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The solution is: [Table("Member")] public partial class Member { public Member() {} public virtual int ID { get; set; } public int? SeedID { get; set; } public virtual Seed Seed1 { get; set; } ... } [Table("Seed")] public partial class Seed : Member { public Seed() { Members = new HashSet<Member>(); } ...


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Thanks to the help of Brian Mains I managed to get it to work. I was missing a lot of getter/setter in order to be able to retrieve properly my properties. And I indeed had to add a new ID field per Key, and put my [ForeignKey("...")] on it. My code now looks like that : public class Character { [Key] public int CharacterID { get; set;...


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Your configuration is wrong, if I understand you correctly you want to do table-per-type (TPT) inheritance, which can be done like this: protected override void OnModelCreating(DbModelBuilder modelBuilder) { modelBuilder.Entity<LocationIssueModel>().ToTable("LocationIssues"); modelBuilder.Entity<PersonIssueModel>().ToTable("PersonIssues")...


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I know this is an ancient thread covering a different scenario, but google directed me here when I was trying to figure this out for a UWP app, so if anybody follows in my footsteps, here's my solution. If you're using entity with sqlite in a windows app, your database file will likely be created in the "working directory" of your app. In this case it's: C:...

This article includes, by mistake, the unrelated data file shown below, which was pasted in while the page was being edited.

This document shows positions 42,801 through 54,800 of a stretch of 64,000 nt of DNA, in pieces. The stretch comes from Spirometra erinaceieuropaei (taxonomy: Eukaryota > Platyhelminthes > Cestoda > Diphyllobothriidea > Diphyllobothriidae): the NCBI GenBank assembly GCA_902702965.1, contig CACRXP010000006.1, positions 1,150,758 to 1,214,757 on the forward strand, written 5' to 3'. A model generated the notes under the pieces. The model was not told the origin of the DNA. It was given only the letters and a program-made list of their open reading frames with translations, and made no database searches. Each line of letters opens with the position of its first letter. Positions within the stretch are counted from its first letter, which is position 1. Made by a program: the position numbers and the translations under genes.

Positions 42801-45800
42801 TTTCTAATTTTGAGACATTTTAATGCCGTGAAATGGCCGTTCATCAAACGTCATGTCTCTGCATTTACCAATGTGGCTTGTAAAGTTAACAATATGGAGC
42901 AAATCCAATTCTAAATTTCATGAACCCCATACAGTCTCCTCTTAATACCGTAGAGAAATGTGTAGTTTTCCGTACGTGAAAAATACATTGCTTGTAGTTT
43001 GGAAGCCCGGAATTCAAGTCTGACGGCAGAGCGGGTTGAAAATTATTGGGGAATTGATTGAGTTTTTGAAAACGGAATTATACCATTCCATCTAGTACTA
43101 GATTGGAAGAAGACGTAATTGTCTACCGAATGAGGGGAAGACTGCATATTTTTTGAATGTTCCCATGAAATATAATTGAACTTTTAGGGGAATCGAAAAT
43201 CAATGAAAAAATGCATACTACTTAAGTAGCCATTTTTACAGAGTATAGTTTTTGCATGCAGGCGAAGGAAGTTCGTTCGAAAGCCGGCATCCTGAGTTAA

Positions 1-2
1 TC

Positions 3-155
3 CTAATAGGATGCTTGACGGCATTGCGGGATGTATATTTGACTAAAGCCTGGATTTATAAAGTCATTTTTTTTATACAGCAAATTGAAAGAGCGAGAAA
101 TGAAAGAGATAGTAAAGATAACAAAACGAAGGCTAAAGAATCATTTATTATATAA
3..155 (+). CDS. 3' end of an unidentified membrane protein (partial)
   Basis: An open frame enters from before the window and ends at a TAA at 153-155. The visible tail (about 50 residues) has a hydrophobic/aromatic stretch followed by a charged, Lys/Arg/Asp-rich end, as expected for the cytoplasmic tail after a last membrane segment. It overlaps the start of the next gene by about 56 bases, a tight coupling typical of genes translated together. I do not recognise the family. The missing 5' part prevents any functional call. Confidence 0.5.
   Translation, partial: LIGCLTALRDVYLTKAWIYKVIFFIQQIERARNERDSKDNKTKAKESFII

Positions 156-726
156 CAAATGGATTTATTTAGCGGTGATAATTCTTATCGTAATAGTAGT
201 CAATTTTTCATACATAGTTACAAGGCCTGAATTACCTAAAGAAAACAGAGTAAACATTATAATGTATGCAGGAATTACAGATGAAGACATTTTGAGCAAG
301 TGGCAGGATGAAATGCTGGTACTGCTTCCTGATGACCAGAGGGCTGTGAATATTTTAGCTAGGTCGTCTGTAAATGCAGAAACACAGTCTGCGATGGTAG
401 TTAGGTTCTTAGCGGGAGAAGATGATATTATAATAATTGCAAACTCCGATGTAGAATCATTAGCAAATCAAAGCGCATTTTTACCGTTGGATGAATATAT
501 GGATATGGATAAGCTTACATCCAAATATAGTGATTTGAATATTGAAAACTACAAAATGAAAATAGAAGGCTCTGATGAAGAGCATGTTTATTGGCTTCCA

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In EF 6.1 there is a Db() extension method that makes this easier. Nuget: https://www.nuget.org/packages/EntityFramework.MappingAPI/ (v6.1.0.9) Namespace: EntityFramework.MappingAPI.Extensions.MappingApiExtensions Example: public static IEnumerable<string> GetPrimaryKeyPropertyNames(DbContext db, Type entityType) { return db.Db(entityType).Pks....


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before you delete/drop the database you have to close all connections: use the following command and then drop it: DbContext.Database.ExecuteSqlCommand(@" $result = mysql_query('SHOW FULL PROCESSLIST'); while ($row = mysql_fetch_array($result)) { $process_id =$row['Id']; if ($row['Time'] > 200 ) { ...


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With a single entity in Hero (like the WeaponHolder property), it would also have the reference to the ID in it like public int WeaponHolderID { get; set; } That is missing from this implementation. Is the relationship you are referring to setup correctly?